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Question

Dear Mitch,

I know you've been getting lots of requests for SAT tips, so all I'm going to say is we only have a few more weeks before the PSAT, and I would appreciate the same thing everybody else seems to want: More helpful SAT TRICKS, POINTERS, TIPS, TECHNIQUES, IDEAS, AND WHATEVER ELSE PEOPLE CALL THEM.

YOURS ARE GREAT!!

So, please keep them coming.... I have quickly become hooked on them!!!

Sincerely,

Allan G.,

Miami, Florida

Answer

Dear Allan,

Here goes:

While each and every area of math is real in its own way, GEOMETRY IS SO OBVIOUSLY "REAL", that without having much prior knowledge or experience, you can find the correct answers to many of the questions by relying on the concrete aspect of the subject.

Example: Even without a protractor, you can measure angles pretty well on a test like that.

How?

Well, starting with the easiest ones: 90 degrees: any angle that you can get a corner of another page into perfectly without overlap, 45 degree: any angle that a corner folded in half fits perfectly, 135 degrees would be one of those ninety degree corners plus a corner folded in half (use your pencil to draw a line after each angle, so combining them is easy).

Then what? 180 degrees is a straight line you can check with the edge of your pencil, 270 degrees would be that line plus a page's corner, 225 the line plus the half corner.

Then what?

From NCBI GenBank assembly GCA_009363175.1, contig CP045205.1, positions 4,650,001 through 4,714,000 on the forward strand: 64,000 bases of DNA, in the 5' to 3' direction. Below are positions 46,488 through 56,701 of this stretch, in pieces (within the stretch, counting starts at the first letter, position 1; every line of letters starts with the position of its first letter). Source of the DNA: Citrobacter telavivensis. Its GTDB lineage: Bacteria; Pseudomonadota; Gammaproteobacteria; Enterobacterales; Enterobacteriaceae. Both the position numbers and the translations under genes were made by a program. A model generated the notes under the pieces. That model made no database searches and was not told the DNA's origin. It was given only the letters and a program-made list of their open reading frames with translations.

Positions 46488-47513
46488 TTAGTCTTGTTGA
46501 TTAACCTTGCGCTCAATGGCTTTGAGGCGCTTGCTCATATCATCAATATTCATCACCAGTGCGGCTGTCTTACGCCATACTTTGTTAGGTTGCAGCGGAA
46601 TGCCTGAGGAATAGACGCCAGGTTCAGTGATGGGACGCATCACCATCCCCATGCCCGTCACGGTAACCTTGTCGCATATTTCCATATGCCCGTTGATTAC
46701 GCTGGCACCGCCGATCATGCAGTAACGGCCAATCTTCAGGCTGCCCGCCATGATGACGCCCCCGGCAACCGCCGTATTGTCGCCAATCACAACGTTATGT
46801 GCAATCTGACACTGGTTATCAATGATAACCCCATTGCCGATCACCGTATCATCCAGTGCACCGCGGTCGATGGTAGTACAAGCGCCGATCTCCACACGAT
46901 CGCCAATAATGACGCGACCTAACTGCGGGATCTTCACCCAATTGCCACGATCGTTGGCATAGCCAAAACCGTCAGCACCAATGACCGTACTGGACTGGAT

After folding a corner in half, that half can be folded in half. So you would have half of 45, which is 22 1/2 degrees. Or, when necessary, a corner can be folded into thirds, then used to measure angles of thirty and sixty.

60 + 90 = 150

Doing this twice shows:

150 +150 = 300

And other combos:

300 +30 = 330

300 +45 = 345

45 + 22.5 = 67.5

SO, when selecting a multiple choice, for example, it shouldn't be too difficult to estimate, based on the looks of your collection:

1) 22 1/2

2) 30

3) 45

4) 60

5) 67.5

6) 90

7) 135

8) 150

9) 180

10) 225

11) 270

12) 300

13) 330

14) 345

And those are just the easy ones!

But there are other ways the 'reality of geometry' can help you test shapes and figures out on the test. For example: To measure and compare sides of figures a ruler is helpful. But you don't have a ruler, correct? Then you make one during the test; it takes about ten seconds. How? Well, if you keep in mind that the ruler does not have to be useful in the 'real world' or 'standard' in any way, just a ruler to make relative measurements (measurements used to compare two different items, such as 'twice the size of', 'one-third the size of', 'longer than', etc., use the edge of a page to mark off the beginning and end point of the one measurement they do give you of a shape, or, in the case none is given, call it 'length one'. Then fold it in half, open the fold, and the crease is half-length-line; then, folding from there to the beginning, you get your quarter, and adding the quarter to the mid-point, three-quarters. From there you simply fine-tune with a few more dots until you can answer the question and check your answer with your ruler.

Symmetry? Fold the shape, and to see where it will land when reflected through line AB or the x-axis or whatever, fold it, and then jam your pencil down so hard it makes an impression through the fold, open it up and mark the indent. Or, if you prefer, press until you've punctured a hole. Open the fold... PEEKABOO!

Hope this helps,

Mitch